When it comes to academic triumphs and laudatory honors it can be said that mycologist Paul Stamets has his fair share. Stamets has authored six books on mushrooms, holds over twenty patents, is a winner of the Collective Heritage Institute’s Bioneers Award. Today he also runs a facility that boasts twenty four laminar flow benches across four laboratories processing between 10-20 thousand kilos of mycelia each week. He has close to a thousand mycelium cultures growing at any given time and is renowned across the world for his view of fungi as the ‘grand molecular dissemblers of nature’. And so it was that the Biopharmaceutical Technology Center was pleased to host a lecture by Stamets almost two years ago with the promissory title: How Mushrooms Can Save the World.
Stamets describes himself in his youth as a hippie with a stuttering habit who could not look people in the eye. He also fondly recalls once telling his charismatic Christian mother that the forest is where he goes to church on Sundays. He spent many years as a microscopist at the Evergreen State College in Washington studying mushroom mycelia with the aid of an electron microscope. There he developed an intense passion for all things fungal even to the extent that he now occasionally appears in public sporting a hat made from Amadou– a fungus that, he boldly maintains, was essential for the portability of fire during man’s much-heralded migration out of Africa.
When it comes to mushrooms, Stamets’ most radical concept, and perhaps his most attractive one, draws on a human parallel. In fact he proposes that that organized networks of mycelia under our feet form the earth’s own ‘internet’ of sorts carrying antibiotics and enzymes as well as huge numbers of signaling chemicals across trillions and trillions of end branchings. In short, he sees our own Internet superhighway as a mere replica of a highly-successful system that already exists in nature’s own backyard. Perhaps surprisingly these networks are not confined to land habitats. Indeed aquatic underwater mushrooms have been discovered in the streams of southern Oregon and mycologists are now busily investigating how these hydrophiles survive and affect surrounding ecosystems.
Agarikon is yet another fungal species that gets mycologists such as Stamets visibly excited. Otherwise known as the ‘elixir of long life’, this impressively-sized fungus has been used for years as an effective treatment for respiratory diseases such as tuberculosis and is now known to exhibit a very potent effect against the smallpox and flu viruses. There is strong evidence that the active anti-virals in Agarikon might also serve well in the present-day combat against H1N1 and H5N1. In fact so critical to human health are the medicinal properties of this remarkable organism that Stamets has embarked on his own mini-crusade to create the largest Agarikon genomic DNA library in the world.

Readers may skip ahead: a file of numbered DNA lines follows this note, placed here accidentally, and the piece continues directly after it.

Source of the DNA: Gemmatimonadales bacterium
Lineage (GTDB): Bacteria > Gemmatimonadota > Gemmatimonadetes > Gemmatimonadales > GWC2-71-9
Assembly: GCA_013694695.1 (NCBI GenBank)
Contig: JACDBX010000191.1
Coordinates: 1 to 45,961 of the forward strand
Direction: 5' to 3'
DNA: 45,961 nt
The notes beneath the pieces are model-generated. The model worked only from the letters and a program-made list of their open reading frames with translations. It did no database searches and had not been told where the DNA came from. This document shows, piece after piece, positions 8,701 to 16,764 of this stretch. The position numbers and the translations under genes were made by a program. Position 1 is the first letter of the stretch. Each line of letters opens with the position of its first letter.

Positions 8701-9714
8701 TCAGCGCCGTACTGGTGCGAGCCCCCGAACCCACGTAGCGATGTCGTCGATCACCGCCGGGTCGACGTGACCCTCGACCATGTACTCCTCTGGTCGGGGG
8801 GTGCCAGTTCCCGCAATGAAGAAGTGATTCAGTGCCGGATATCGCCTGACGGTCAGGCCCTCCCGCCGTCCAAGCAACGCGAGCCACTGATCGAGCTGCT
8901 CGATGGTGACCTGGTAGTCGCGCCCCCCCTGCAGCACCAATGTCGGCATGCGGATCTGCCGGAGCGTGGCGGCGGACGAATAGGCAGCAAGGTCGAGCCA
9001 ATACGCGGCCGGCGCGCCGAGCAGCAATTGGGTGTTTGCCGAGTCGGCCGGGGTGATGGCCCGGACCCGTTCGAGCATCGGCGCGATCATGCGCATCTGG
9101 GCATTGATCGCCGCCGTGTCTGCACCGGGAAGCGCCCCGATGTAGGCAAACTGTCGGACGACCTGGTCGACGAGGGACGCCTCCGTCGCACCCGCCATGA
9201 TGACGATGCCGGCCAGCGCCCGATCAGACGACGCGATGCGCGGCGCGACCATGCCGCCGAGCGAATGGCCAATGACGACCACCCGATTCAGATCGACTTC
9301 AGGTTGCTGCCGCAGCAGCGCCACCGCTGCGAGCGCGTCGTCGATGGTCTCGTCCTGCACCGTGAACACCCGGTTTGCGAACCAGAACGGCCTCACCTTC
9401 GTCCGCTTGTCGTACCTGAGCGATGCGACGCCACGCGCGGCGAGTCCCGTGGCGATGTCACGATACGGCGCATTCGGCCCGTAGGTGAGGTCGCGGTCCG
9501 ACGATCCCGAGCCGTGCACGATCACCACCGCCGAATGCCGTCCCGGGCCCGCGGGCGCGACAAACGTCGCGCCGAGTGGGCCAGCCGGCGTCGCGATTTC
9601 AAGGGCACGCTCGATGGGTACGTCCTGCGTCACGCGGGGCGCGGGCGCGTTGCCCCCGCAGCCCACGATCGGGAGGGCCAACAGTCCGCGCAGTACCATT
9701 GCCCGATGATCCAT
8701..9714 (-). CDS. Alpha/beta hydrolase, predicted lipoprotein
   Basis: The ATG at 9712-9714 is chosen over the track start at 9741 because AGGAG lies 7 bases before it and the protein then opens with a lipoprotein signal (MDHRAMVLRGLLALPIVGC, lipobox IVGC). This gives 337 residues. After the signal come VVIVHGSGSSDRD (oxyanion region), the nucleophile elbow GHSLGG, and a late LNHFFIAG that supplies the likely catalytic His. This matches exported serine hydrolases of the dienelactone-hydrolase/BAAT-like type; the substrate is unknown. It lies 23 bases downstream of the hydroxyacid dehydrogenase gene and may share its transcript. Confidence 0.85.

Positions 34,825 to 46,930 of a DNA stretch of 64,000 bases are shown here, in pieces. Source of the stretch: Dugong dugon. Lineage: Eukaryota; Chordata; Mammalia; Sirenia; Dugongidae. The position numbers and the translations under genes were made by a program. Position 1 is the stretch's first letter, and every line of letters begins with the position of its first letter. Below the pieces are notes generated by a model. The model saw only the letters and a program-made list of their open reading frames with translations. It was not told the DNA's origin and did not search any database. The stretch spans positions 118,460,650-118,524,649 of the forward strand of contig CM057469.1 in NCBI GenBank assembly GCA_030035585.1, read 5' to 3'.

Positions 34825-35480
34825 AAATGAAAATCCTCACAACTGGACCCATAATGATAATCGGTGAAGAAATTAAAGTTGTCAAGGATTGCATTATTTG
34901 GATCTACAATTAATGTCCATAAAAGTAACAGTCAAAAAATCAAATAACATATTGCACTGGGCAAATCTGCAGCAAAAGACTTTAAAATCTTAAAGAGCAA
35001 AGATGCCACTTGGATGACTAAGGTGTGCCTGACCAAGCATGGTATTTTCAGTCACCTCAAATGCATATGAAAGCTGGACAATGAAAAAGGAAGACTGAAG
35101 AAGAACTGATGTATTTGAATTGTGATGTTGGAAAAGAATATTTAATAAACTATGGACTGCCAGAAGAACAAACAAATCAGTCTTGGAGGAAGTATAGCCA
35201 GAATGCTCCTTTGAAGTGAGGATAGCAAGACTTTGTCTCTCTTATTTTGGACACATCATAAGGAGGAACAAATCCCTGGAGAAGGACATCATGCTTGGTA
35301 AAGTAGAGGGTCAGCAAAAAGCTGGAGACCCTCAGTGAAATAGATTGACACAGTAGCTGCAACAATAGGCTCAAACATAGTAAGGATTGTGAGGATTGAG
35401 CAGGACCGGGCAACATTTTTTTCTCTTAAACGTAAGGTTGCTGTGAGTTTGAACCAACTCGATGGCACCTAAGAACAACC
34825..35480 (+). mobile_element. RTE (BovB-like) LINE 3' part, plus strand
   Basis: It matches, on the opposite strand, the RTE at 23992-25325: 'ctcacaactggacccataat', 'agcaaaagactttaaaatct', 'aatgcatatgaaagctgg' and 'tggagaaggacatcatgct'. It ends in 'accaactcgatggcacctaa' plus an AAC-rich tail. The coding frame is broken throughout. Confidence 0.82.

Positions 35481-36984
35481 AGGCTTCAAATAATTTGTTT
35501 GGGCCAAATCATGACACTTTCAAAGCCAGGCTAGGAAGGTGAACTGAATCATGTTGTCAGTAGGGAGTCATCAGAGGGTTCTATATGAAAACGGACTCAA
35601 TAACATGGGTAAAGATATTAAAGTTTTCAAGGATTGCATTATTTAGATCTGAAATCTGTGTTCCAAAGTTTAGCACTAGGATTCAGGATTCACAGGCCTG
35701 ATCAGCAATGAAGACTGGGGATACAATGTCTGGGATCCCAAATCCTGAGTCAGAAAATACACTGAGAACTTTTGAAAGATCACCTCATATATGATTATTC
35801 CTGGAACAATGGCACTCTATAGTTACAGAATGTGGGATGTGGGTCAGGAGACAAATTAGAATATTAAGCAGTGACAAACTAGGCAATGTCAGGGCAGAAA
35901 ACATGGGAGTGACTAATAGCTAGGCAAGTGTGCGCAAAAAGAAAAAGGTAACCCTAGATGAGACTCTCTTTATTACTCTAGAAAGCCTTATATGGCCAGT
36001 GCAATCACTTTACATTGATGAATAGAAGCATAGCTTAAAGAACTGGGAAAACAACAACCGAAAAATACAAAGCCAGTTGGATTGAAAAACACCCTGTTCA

On a more serious note, many environmentalists claim that today we are fully engaged in the biggest mass extinction event that our planet has ever known. Stamets is not one to shy away from sounding alarm bells and boldly adheres to the claim that 50% of all known species on our planet could become extinct over the next 100 years if swift action is not taken. His use of oyster mushroom mycelia to remove oil pollution is an outstanding example of how we might avert such a bleak endpoint. These saprophytic fungi are gateway species that break down toxic waste through the action of specialized enzymes and thereby allow damaged ecosystems to flourish and rebound. Oyster mushrooms have also been shown to have a dramatic effect on bacterial titers destroying coliform bacteria and Staphylococcus in contaminated waters.
The environmental resiliency of fungi has long fascinated mycologists, and future mycotechnologies might build on this salient property. While Prototaxites– a 30-foot long, 3-foot high mushroom that lived 350-420 million years ago stands as the archetypal giant fungus, the twenty two-hundred acre, one cell thick mycelium mat of Armillaria ostoyae (honey mushroom) now holds the record for the largest organism in the world. Thermo-resilient symbionts such as Curvularia confer a viral-dependent heat tolerance on many grasses allowing them to grow at elevated temperatures, as high as 104 F in some cases.
Fungi can be described as being parasitic, saprophytic, micorrhizal or endophytic in their modes of deriving nourishment. This so-called ‘mycological guild’ of complementary fungi is what gives rise to a healthy ecosystem. The interactivity of these fungi and other organisms is clearly visible in ant cultivars of the Lepiota mushroom which are used by thatch ants to stop a particularly aggressive parasitic fungus called Escovopsis from invading their nests. In a converse strategy, Metarhizium is a parasitic fungus that kills carpenter ants and is therefore finding application in the protection of buildings from these would-be aggressors. By using the non-sporulating stage of Metarhizium, Stamets has surpassed the carpenter ants’ own ability to keep the fungus at bay thereby providing him with an effective treatment against carpenter ant infestations.
Stamets makes a stunning claim regarding computer and fungal networks, noting how “we were destined to create the computer Internet at a time when the earth is in crisis”. But can mushrooms save the world? No doubt there is much that we can gain from having these fastidious organisms living in our countryside. But despite many mycotechnological advances, Stamets describes the current state of the mycology field as being under-respected, underappreciated and underfunded. Raising awareness of the potential benefits that mushrooms may bring to our daily lives is a key part of reversing such an underlying negativity. And on that count we owe a great deal to mycologists such a Stamets who spend their Sunday mornings out in the forest.